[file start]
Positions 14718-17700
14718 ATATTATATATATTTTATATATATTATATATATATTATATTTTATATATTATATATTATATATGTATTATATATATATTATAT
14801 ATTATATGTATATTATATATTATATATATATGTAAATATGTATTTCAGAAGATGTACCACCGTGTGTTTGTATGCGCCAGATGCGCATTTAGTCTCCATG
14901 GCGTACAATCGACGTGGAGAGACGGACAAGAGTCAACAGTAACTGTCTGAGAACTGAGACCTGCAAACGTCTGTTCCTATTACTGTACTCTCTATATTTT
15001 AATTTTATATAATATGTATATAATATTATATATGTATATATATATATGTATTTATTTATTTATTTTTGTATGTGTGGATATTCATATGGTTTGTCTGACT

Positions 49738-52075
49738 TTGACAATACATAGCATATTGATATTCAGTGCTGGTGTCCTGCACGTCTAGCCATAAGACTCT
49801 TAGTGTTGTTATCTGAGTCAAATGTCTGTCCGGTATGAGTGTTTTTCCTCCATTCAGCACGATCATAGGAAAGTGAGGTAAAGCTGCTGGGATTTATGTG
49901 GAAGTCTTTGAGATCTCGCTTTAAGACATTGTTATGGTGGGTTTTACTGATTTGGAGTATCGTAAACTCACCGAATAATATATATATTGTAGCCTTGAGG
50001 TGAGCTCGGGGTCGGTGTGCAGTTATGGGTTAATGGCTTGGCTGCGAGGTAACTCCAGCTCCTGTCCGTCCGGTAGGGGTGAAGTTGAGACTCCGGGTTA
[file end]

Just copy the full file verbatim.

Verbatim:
Positions 14718-17700
14718 ATATTATATATATTTTATATATATTATATATATATTATATTTTATATATTATATATTATATATGTATTATATATATATTATAT
14801 ATTATATGTATATTATATATTATATATATATGTAAATATGTATTTCAGAAGATGTACCACCGTGTGTTTGTATGCGCCAGATGCGCATTTAGTCTCCATG
14901 GCGTACAATCGACGTGGAGAGACGGACAAGAGTCAACAGTAACTGTCTGAGAACTGAGACCTGCAAACGTCTGTTCCTATTACTGTACTCTCTATATTTT
15001 AATTTTATATAATATGTATATAATATTATATATGTATATATATATATGTATTTATTTATTTATTTTTGTATGTGTGGATATTCATATGGTTTGTCTGACT

Positions 49738-52075
49738 TTGACAATACATAGCATATTGATATTCAGTGCTGGTGTCCTGCACGTCTAGCCATAAGACTCT
49801 TAGTGTTGTTATCTGAGTCAAATGTCTGTCCGGTATGAGTGTTTTTCCTCCATTCAGCACGATCATAGGAAAGTGAGGTAAAGCTGCTGGGATTTATGTG
49901 GAAGTCTTTGAGATCTCGCTTTAAGACATTGTTATGGTGGGTTTTACTGATTTGGAGTATCGTAAACTCACCGAATAATATATATATTGTAGCCTTGAGG
50001 TGAGCTCGGGGTCGGTGTGCAGTTATGGGTTAATGGCTTGGCTGCGAGGTAACTCCAGCTCCTGTCCGTCCGGTAGGGGTGAAGTTGAGACTCCGGGTTA